12. EU-USA: TFTP: Questions to the Commission from ALDE group MEPs:
The implementation of the EU-US TFTP Agreement:
13. EU: Commission failing to follow the rules on the operation of EURODAC

14. Council of Europe: Parliamentary Assembly:
Committee on Migration, Refugees and Displaced Persons: Roma migrants in Europe:“The perception of Roma is guided by myths and misconceptions. Being a Roma and being a migrant commonly means for the wider public being a nomad and an irregular migrant. This is how Roma migrants are perceived.
European Parliament rejects ACTA (Press releas): Anti-Counterfeiting Trade Agreement (ACTA), was rejected by the European Parliament on Wednesday, and hence cannot become law in the EU. This was the first time that Parliament exercised its Lisbon Treaty power to reject an international trade agreement. 478 MEPs voted against ACTA, 39 in favour, and 165 abstained.
16. Boats 4 People: solidarity flotilla in the Mediterranean

17. EU: UNITED: List of 16,264 documented refugee deaths through Fortress Europe
18. EU: Council of the European Union:
– “MIGRATORY PRESSURES”: CARROT & STICK: Working Party on Integration, Migration and Expulsion/Mixed Committee (EU-Iceland/Norway/Switzerland/Liechtenstein): Preliminary synthesis on Member States’ responses to a questionnaire following up on “EU Action on Migratory Pressures – A Strategic Response” regarding readmission and return (Doc no: 11317-12, 31 pages): synthesis of a total of 5 delegations’ detailed responses who have so far replied to the questionnaire (Austria, Belgium, Hungary, Netherlands and Poland) in answer to the following questions: “to identify and prioritize the three third countries, with which concluding an EU readmission agreement would be of interest, focusing on countries of origin of illegal migration” and “to indicate the main tailor-made incentives that may be offered in order to ensure the proper level of cooperation” and “to identify the main challenges regarding voluntary and/or forced returns to those three third countries previously identified”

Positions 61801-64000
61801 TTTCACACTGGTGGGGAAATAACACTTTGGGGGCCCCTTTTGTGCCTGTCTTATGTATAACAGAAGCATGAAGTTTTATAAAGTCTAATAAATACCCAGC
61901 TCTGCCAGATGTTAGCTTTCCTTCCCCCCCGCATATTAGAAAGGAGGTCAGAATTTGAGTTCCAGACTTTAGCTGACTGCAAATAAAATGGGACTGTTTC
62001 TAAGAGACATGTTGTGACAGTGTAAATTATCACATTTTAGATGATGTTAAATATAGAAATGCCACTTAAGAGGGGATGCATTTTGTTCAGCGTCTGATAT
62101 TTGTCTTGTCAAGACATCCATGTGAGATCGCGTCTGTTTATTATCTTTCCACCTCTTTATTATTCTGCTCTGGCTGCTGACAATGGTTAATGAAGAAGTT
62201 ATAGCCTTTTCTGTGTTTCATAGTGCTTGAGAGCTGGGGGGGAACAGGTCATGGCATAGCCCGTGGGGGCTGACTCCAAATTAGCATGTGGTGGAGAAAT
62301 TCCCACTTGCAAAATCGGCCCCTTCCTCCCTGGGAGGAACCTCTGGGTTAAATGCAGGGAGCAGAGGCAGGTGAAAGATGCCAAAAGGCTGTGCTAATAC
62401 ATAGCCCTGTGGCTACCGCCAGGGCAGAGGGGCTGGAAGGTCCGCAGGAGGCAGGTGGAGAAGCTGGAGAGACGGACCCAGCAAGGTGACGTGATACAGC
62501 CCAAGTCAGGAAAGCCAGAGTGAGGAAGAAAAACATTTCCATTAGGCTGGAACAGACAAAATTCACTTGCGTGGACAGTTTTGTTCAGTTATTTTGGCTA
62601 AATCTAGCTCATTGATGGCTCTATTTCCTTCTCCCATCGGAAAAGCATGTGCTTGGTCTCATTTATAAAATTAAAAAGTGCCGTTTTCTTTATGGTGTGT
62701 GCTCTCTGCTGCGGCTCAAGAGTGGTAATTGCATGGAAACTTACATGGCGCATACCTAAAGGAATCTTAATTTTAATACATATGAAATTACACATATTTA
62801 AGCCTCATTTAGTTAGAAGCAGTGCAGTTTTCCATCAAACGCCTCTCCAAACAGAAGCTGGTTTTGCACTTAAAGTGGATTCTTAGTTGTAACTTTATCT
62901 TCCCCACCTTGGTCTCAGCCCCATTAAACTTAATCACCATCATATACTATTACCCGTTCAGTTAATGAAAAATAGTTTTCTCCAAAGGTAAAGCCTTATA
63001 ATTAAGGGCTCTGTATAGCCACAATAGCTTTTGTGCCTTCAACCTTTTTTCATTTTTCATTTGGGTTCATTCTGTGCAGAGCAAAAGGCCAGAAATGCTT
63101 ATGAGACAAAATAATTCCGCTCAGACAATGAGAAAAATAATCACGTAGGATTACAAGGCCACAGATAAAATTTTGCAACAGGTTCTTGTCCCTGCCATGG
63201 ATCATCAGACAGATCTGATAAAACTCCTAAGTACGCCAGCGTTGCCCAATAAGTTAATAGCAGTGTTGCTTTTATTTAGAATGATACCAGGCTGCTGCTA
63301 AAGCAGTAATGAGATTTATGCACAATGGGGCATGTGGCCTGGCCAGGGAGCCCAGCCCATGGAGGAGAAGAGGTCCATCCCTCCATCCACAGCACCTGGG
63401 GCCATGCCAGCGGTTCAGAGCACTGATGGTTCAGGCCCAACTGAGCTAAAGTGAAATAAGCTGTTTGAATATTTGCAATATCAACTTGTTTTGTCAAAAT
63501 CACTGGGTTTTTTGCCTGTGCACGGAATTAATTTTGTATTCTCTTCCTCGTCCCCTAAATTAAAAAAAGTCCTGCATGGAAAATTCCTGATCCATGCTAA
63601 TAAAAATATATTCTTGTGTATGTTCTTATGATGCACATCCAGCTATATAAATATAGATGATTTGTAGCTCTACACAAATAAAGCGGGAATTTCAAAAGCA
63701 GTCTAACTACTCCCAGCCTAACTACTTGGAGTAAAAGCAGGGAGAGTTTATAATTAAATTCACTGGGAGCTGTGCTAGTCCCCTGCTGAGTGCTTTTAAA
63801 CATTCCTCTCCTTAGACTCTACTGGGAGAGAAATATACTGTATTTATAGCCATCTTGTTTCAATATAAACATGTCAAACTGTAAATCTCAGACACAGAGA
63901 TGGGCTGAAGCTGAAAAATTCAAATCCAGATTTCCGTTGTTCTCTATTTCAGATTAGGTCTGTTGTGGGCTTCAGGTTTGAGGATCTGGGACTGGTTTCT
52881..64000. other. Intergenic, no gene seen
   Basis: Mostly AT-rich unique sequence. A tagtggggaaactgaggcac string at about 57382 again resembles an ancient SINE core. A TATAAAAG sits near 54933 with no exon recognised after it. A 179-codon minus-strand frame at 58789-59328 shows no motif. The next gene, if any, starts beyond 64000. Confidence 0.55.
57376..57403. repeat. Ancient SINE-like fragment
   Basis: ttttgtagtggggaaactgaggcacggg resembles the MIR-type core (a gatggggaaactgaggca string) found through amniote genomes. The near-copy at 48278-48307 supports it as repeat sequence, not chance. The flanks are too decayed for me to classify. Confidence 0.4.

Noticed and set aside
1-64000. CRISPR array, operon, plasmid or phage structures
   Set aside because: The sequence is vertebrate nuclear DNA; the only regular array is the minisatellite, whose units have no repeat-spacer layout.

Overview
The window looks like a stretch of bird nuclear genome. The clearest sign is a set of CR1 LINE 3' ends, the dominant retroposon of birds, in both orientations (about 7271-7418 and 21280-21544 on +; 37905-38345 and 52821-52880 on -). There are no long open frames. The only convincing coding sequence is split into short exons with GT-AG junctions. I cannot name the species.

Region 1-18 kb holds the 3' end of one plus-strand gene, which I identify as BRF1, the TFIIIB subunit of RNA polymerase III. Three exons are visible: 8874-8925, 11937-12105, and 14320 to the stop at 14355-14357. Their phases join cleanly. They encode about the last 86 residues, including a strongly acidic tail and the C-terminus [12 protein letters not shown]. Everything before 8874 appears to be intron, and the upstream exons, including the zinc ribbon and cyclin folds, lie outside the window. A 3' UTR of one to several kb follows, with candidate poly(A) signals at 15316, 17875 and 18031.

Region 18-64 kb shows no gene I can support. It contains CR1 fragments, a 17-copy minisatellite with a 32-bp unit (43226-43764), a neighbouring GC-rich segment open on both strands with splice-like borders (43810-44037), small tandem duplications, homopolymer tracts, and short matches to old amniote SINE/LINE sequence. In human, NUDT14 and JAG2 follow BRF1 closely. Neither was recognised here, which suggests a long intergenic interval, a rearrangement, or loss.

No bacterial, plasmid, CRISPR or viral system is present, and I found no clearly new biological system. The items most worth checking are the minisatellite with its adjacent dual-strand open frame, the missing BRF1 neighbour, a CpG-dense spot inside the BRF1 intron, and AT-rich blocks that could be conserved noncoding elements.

The targeted countries are: Afghanistan, India, Iraq and Tunisia.-“MIGRATORY PRESSURE”: Policy cycle: Links between the EU Action on Migratory Pressures and several EU Crime Priorities in the framework of the EU Policy Cycle (Doc no: 11568-12):– “MIGRATORY PRESSURE”: EU Action on Migratory Pressures – A Strategic Response (Doc no: 9650-12)
19. EU: Council of the European Union: PRUM, Internal security and the RABAT process
– PRUM: 2011 report: Working Group on Information Exchange and Data Protection (DAPIX): Council Decision 2008/615/JHA of 23 June 2008 on the stepping up of cross-border cooperation, particularly in combating terrorism and cross-border-crime, Council Decision 2008/616/JHA of 23 June 2008 on the implementation of Council Decision 2008/615/JHA of 23 June 2008 on the stepping up of cross-border cooperation, particularly in combating terrorism and cross-border-crime (“Prüm Decisions”) – statistics and reports on automated data exchange for 2011 (Doc no: 1367-12):– Internal security: Standing Committee on operational co-operation on internal security (COSI): Initial discussion on: Internal Security Strategy – Second implementation report (Commission):– RABAT: High-Level Working Group on Asylum and Migration: The Rabat process: the road ahead 2012-2014:“The Euro-African Process on Migration and Development (Rabat Process) brings together more than fifty countries of origin, transit and destination, which have a shared vision of a rational, balanced and efficient management of migration flows from and via West and Central Africa.”
20. EU: Council of the European Union: “Illegals” roadmap, Trafficking and Western Balkans:
“Drivers”, “Co-drivers” and “Guardian angels”: EU Action Plan on migratory